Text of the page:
As Senator Bernie Sanders says, “our democracy is turning into an oligarchy,” and that will eventually destroy America, as we know it.

The AFL-CIO and SEIU Respond To Congressmen Ellison And Lewis’ Legislation To Make Unions A Civil Right

Yesterday Representatives Keith Ellison (D-MN) and John Lewis (D-GA) introduced legislation to make it easier for workers to organize and form unions.  They are making changes to the National Labor Relations Act the would make the formation of unions a civil right.

Here is a great introduction to the bill from the Washington Examiner:

“Ellison and Lewis’ legislation would dramatically expand the powers individual workers have under the act by allowing them to sue their employer in federal court under the Civil Rights Act.

The bill would also entitle workers filing lawsuits “to remedies like punitive and compensatory damages,” according to a Tuesday press release.

Currently most unfair labor practice complaints go through the National Labor Relations Board, which was created expressly for that purpose. Some labor disputes are handled by a second entity, the National Mediation Board. Big Labor has long complained the process is too slow.”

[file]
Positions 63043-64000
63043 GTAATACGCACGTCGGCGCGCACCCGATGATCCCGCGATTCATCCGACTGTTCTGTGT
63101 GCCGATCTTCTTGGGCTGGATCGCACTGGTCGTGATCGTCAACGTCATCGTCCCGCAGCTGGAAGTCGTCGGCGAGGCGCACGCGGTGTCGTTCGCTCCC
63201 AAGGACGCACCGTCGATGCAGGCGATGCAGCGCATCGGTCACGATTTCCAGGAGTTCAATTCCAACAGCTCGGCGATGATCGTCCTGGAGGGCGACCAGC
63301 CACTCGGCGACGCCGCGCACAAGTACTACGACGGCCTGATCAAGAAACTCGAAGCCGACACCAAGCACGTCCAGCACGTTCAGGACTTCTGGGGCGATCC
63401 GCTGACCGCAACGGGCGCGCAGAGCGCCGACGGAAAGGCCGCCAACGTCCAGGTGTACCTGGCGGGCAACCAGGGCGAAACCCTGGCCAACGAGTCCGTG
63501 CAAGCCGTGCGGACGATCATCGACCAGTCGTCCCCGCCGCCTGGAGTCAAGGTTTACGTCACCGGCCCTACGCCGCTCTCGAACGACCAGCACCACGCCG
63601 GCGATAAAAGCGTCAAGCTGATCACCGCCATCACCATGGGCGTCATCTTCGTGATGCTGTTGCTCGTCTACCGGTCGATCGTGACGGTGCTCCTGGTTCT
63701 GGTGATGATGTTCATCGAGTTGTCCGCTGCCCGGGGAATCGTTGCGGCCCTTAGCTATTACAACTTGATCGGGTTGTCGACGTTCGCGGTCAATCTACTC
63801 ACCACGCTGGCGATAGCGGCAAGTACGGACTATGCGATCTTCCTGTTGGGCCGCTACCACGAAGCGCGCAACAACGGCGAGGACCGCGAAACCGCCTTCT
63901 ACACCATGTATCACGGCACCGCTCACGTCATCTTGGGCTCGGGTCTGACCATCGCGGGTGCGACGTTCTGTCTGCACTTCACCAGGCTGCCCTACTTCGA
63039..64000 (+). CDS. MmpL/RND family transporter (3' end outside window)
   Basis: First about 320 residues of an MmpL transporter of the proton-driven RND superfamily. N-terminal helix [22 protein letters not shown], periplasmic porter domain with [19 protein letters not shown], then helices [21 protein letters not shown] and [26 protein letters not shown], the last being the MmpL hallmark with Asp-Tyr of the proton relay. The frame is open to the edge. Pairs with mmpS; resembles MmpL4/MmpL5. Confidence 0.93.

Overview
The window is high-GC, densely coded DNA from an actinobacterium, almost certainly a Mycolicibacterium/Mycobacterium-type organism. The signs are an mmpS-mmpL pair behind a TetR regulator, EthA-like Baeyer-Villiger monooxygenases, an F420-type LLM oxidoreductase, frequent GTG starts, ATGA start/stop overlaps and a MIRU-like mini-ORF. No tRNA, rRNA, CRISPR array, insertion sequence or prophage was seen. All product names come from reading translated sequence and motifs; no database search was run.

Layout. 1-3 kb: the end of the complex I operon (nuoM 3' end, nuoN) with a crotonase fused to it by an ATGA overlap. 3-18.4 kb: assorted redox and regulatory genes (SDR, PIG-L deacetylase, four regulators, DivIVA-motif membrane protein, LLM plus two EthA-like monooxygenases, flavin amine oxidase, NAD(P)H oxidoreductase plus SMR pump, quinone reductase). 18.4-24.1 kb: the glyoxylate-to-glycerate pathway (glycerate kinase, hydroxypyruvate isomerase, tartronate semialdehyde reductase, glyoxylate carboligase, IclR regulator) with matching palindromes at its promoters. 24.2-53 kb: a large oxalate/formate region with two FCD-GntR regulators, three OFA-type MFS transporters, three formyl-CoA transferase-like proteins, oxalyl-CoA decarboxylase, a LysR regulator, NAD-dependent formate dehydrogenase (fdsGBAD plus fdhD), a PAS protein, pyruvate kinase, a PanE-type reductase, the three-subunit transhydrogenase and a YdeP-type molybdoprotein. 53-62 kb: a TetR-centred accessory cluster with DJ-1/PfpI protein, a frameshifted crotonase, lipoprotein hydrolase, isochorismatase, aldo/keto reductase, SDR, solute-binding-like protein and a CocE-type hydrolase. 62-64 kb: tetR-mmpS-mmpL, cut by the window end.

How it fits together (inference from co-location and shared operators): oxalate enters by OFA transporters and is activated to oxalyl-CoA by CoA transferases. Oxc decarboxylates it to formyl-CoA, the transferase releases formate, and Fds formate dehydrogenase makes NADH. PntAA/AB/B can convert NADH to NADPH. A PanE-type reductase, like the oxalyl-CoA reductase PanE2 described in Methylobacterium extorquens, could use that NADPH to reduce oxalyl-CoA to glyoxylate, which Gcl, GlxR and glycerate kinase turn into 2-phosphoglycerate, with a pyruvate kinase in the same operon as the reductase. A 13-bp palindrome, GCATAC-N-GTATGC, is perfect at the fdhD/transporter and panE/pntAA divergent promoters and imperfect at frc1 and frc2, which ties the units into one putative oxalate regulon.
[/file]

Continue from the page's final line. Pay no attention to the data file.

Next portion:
Read the full article.

After Representatives Keith Ellison and John Lewis introduced the “Employee Empowerment Act,” Mary Kay Henry, President of the Service Employees International Union (SEIU), issued the following statement:

“This important piece of legislation introduced today by Representatives Ellison and Lewis is emblematic of their deep commitment to workers’ rights and steadfast opposition to discrimination and intimidation anywhere, particularly at the workplace. The bill gives employees whose labor rights are violated the same legal remedies as those whose civil rights are violated at the workplace.

“Too often, employees seeking to unite with their co-workers to demand better wages, benefits and workplace safety provisions face aggressive and often illegal anti-union campaigns coordinated by their employer. Intimidation, illegal firings, wrongful discipline and other tactics aimed at breaking workers’ will are commonplace when they seek to join together on the job.

“Along with Representatives Ellison and Lewis, we believe that workers have the right to stick together and that there are powerful interests dead set on stripping them of that right. In order for workers to be heard, it’s often necessary to band together so companies take them seriously. Too many employers try to prevent this so they can limit workers’ power. Collective bargaining enables employees unite as a group so they can speak with a more powerful voice.